2. Exporting Client Certificate: Start by running Certmgr.msc on the machine used to generated the client certificates. Select the client certificate from the personal store (Under "Certificates - Current User" -> "Personal" -> "Certificates"). Right-click the certificate and select "All Tasks" -> "Export…" to start the Certificate Export Wizard. Press "Next", select "Yes, export the private key", and press "Next". Select "Next" again to choose the .pfx format and default values. Enter a password for the certificates and click "Next" again. Finally, choose a path and file name and click "Next" and "Finish" to complete the export process.

    3. Importing Client Certificate: Copy the .pfx file created by step (b) to the client machine. Right-click the file and select "Install PFX." Press "Next" twice, and then enter the password used to export the certificate. Press "Next" and "Finish" to place the certificate in the personal store.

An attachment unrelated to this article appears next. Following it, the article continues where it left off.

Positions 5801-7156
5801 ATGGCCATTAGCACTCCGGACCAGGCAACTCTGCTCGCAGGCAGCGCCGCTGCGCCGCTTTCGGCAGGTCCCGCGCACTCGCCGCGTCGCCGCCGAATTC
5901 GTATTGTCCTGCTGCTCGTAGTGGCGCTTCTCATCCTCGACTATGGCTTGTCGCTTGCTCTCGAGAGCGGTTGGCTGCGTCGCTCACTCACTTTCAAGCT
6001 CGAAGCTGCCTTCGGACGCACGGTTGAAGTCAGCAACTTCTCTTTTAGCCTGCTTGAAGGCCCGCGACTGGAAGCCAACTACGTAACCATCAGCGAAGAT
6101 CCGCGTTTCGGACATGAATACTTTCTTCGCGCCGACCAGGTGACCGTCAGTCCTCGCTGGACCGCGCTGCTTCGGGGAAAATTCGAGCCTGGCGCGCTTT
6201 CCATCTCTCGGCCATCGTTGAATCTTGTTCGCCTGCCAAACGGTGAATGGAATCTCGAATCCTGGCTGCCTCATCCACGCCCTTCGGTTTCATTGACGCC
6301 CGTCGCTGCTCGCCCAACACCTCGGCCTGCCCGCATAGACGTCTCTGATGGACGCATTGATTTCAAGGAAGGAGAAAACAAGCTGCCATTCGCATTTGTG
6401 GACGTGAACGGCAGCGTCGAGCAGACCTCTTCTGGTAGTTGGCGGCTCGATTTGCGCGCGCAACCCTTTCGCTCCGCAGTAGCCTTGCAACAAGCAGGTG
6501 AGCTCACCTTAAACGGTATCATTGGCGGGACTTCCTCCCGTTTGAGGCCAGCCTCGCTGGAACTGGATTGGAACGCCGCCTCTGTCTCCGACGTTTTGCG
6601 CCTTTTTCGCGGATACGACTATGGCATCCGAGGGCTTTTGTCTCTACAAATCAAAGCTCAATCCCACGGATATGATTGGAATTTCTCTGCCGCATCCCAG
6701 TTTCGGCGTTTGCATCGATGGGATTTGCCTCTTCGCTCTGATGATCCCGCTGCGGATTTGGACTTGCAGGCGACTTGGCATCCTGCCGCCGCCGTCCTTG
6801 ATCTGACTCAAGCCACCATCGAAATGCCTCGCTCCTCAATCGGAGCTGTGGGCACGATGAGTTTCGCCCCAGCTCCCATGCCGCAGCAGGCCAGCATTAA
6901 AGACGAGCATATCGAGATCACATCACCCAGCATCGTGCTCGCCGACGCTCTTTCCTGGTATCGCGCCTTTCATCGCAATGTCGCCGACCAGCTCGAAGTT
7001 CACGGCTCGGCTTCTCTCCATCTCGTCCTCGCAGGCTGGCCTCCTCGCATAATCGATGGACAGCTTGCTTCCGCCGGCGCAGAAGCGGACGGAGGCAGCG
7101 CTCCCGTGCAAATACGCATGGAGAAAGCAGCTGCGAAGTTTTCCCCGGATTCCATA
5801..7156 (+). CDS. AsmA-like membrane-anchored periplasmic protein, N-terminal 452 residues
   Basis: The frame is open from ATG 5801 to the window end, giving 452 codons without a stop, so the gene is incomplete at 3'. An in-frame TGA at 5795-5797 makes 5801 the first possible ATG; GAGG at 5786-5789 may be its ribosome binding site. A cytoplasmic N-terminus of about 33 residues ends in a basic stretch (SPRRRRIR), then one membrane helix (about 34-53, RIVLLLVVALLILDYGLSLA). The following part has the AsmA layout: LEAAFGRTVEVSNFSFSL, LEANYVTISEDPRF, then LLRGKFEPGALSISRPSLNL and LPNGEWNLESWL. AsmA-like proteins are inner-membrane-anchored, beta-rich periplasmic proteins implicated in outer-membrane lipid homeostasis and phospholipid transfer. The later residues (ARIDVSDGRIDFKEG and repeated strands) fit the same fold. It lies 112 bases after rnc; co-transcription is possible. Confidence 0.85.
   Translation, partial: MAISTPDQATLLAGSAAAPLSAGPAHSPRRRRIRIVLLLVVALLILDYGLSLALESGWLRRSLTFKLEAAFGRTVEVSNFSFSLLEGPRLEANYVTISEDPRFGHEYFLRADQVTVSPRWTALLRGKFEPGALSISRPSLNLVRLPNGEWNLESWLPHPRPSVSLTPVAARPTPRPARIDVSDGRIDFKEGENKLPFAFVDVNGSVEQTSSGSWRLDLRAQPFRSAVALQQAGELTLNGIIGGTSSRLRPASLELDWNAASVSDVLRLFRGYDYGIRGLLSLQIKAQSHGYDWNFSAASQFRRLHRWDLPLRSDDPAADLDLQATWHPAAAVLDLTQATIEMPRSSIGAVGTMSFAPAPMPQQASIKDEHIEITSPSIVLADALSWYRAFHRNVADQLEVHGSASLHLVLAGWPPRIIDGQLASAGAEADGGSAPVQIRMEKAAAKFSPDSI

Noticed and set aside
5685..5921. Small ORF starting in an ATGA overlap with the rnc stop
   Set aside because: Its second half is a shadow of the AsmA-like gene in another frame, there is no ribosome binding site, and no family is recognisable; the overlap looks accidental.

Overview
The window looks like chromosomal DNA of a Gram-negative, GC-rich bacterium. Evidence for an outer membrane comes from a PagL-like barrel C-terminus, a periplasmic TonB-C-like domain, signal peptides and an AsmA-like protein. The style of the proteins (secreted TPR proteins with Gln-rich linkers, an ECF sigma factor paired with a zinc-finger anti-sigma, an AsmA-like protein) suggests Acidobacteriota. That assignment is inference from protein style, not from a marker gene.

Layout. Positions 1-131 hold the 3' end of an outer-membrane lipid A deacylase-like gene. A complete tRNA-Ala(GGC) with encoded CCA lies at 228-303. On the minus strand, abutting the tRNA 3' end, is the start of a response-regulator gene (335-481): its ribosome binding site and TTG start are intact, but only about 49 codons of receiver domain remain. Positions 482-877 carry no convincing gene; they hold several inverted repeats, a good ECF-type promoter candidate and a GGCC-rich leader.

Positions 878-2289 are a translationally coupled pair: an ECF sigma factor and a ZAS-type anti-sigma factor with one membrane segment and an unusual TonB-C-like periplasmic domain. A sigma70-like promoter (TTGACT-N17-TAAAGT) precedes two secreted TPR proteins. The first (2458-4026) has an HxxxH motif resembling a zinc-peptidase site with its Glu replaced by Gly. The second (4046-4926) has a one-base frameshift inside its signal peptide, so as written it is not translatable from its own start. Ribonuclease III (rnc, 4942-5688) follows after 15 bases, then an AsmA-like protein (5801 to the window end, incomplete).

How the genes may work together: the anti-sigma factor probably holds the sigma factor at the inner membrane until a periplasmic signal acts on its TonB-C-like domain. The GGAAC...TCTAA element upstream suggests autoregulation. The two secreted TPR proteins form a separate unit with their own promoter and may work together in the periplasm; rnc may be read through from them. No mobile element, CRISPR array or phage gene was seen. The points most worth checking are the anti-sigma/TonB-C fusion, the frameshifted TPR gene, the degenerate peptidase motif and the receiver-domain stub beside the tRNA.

Creating a trusted issuer and exporting it using file transfer may pose certain security risks if the file is distributed inappropriately. Be sure to clean sample certificates after running the sample (step 8).

  8. Run as many instances of the application as desired. Messages sent by one instance are received by the others. Each instance has the default name of "peer1". To distinguish between specific instances, change the value of the "member" key in appSettings in the application's configuration file, and create a client certificate with the same name.

  9. Finally, run Cleanup.bat to remove certificates created by this sample. If non-default names are used, run "Cleanup.bat <peername> <issuername>" with the same values used in step 6.